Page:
Back to the Future: Opportunities for Service Providers within the SMB Market
Author: Rosa Lear, Sr. Marketing Manager at Edgewater Networks
As Edgewater Networks’ VP Marketing John Macario took his seat on the Spotlight Stage at this year’s TC3 Summit, he also took a walk down memory lane with those watching his presentation. [Click here to view the full interview.]
During his Fireside chat with Blue Field Strategies’ Jon Metzler, John explained that before he joined the team at Edgewater Networks, he had worked for a small consulting firm with offices in both London and New York. Servers that kept all of the data the company needed were located in London. There was no VPN access between the London and New York offices. When it was time to move everything into the cloud, John’s firm paid a low, fixed dollar amount per worker. Services were quickly and easily provided, but what happened when they needed to scale?
John explained that smaller consulting firms and companies don’t need much support once they have decided to go with a particular service provider. The decision making process is relatively short since most small companies don’t have a dedicated “IT person” calling the shots when it comes to IT-related decisions and the implementation of new technologies. As a result, such decisions are made more quickly with the hopes that the implementation would not cost too much.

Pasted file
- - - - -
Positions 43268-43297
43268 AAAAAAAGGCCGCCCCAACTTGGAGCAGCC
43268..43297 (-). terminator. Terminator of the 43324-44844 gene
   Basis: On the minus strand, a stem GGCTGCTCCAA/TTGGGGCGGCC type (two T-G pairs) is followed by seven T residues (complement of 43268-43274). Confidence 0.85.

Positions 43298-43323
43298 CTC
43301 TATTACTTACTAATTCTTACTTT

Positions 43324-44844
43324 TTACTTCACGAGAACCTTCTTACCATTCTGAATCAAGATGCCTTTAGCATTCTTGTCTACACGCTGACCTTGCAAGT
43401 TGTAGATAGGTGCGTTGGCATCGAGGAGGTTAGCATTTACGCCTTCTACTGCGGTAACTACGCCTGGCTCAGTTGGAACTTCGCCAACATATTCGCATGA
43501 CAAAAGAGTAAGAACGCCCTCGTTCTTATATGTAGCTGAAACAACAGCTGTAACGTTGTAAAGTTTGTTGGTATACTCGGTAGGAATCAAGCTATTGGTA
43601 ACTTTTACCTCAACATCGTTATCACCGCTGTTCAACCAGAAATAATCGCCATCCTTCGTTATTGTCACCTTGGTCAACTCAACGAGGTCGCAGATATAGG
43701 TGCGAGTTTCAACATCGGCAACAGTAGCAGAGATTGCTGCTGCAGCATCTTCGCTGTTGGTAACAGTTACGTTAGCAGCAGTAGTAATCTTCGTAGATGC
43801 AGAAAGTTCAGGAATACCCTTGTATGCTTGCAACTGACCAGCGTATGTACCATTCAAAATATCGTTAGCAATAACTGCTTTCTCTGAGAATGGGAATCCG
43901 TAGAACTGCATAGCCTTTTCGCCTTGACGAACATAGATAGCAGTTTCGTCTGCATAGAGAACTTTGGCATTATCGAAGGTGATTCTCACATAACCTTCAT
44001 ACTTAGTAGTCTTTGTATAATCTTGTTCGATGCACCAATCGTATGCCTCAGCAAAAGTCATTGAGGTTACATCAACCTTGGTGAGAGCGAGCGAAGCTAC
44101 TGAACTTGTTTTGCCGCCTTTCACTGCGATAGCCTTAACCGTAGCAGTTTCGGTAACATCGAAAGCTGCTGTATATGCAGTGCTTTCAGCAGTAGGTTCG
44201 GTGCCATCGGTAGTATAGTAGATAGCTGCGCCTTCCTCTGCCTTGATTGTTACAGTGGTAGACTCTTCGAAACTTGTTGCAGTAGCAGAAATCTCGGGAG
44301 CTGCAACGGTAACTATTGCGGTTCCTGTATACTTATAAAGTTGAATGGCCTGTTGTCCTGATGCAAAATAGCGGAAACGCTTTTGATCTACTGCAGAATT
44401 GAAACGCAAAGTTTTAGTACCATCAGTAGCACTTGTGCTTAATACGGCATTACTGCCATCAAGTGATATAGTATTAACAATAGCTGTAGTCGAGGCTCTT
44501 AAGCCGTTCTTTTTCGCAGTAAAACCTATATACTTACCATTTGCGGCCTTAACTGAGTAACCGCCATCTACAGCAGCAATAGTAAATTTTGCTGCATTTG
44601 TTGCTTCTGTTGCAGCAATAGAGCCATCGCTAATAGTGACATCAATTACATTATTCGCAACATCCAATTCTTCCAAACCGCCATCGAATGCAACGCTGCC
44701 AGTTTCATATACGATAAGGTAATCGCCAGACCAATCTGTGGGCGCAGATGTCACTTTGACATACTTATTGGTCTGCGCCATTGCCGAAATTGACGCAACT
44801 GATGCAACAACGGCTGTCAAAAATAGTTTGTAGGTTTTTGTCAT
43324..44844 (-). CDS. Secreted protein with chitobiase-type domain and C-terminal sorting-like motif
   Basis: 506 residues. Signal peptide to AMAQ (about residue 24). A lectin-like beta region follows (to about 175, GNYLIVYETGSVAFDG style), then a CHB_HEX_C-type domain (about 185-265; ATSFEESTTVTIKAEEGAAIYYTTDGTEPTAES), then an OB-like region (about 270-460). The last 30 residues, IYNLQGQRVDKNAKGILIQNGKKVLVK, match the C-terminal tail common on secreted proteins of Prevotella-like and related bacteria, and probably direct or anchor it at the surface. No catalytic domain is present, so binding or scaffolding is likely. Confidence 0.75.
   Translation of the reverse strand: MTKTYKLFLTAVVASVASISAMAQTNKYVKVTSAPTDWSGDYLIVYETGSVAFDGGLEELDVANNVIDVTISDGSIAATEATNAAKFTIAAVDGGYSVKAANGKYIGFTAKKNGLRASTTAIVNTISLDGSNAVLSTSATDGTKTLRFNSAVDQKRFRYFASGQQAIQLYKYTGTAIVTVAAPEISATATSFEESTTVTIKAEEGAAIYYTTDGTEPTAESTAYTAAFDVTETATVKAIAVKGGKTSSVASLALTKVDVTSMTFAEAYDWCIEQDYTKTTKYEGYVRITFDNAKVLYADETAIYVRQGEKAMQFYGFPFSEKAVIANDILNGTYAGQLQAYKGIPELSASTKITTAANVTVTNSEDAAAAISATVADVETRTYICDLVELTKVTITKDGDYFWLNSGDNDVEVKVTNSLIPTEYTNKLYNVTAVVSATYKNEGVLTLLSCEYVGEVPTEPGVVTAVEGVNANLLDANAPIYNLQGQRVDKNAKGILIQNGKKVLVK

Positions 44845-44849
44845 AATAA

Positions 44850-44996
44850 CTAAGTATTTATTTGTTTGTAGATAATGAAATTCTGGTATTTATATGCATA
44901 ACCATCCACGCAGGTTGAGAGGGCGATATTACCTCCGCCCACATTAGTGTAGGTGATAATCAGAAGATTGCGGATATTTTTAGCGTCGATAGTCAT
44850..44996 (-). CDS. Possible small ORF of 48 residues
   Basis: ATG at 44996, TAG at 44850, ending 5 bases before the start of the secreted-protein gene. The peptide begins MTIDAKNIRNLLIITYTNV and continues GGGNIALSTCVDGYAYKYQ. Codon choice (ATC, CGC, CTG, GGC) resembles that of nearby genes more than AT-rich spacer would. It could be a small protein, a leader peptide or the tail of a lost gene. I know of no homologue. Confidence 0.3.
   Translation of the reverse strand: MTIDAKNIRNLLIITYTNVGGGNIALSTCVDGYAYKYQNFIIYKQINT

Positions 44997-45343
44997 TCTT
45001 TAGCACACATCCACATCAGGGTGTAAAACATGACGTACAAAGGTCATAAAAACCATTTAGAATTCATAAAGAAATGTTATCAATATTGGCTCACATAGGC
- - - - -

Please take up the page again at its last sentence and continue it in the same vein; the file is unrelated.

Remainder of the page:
John clarified that today, smaller firms that fall under the “SMB” umbrella are the primary recipients of new services that were, at one time only available to enterprises. These new offerings are due to deviations in the market and the changing needs of the client (i.e., moving files and systems to the cloud and the increasing popularity and convenience of Hosted PBX). In this same vein, John mentioned that 20 years ago, provisioning of services was not as complicated because all tools and services were found and utilized while on premises. Now that 40% of SMBs with 100 employees or less have 25% of their team working remotely, moving applications safely and securely to the cloud isn’t as much of a convenience as it is a necessity. Scaling can be done more easily as more services are offered, but service providers must be prepared to show how this saves time and money, even if the decision maker isn’t a dedicated IT guy.
John stated that, in the long run, service providers are slow adapters when it comes to implementing new technologies. However, the opportunities for them to move faster by reaching out to the SMB market are noteworthy especially if they pay heed to the needs of their potential clients in terms of expertise, price point, and the client’s physical location (on site/off site).
Watch John’s talk here: Back to the Future: A Spotlight on Managed Services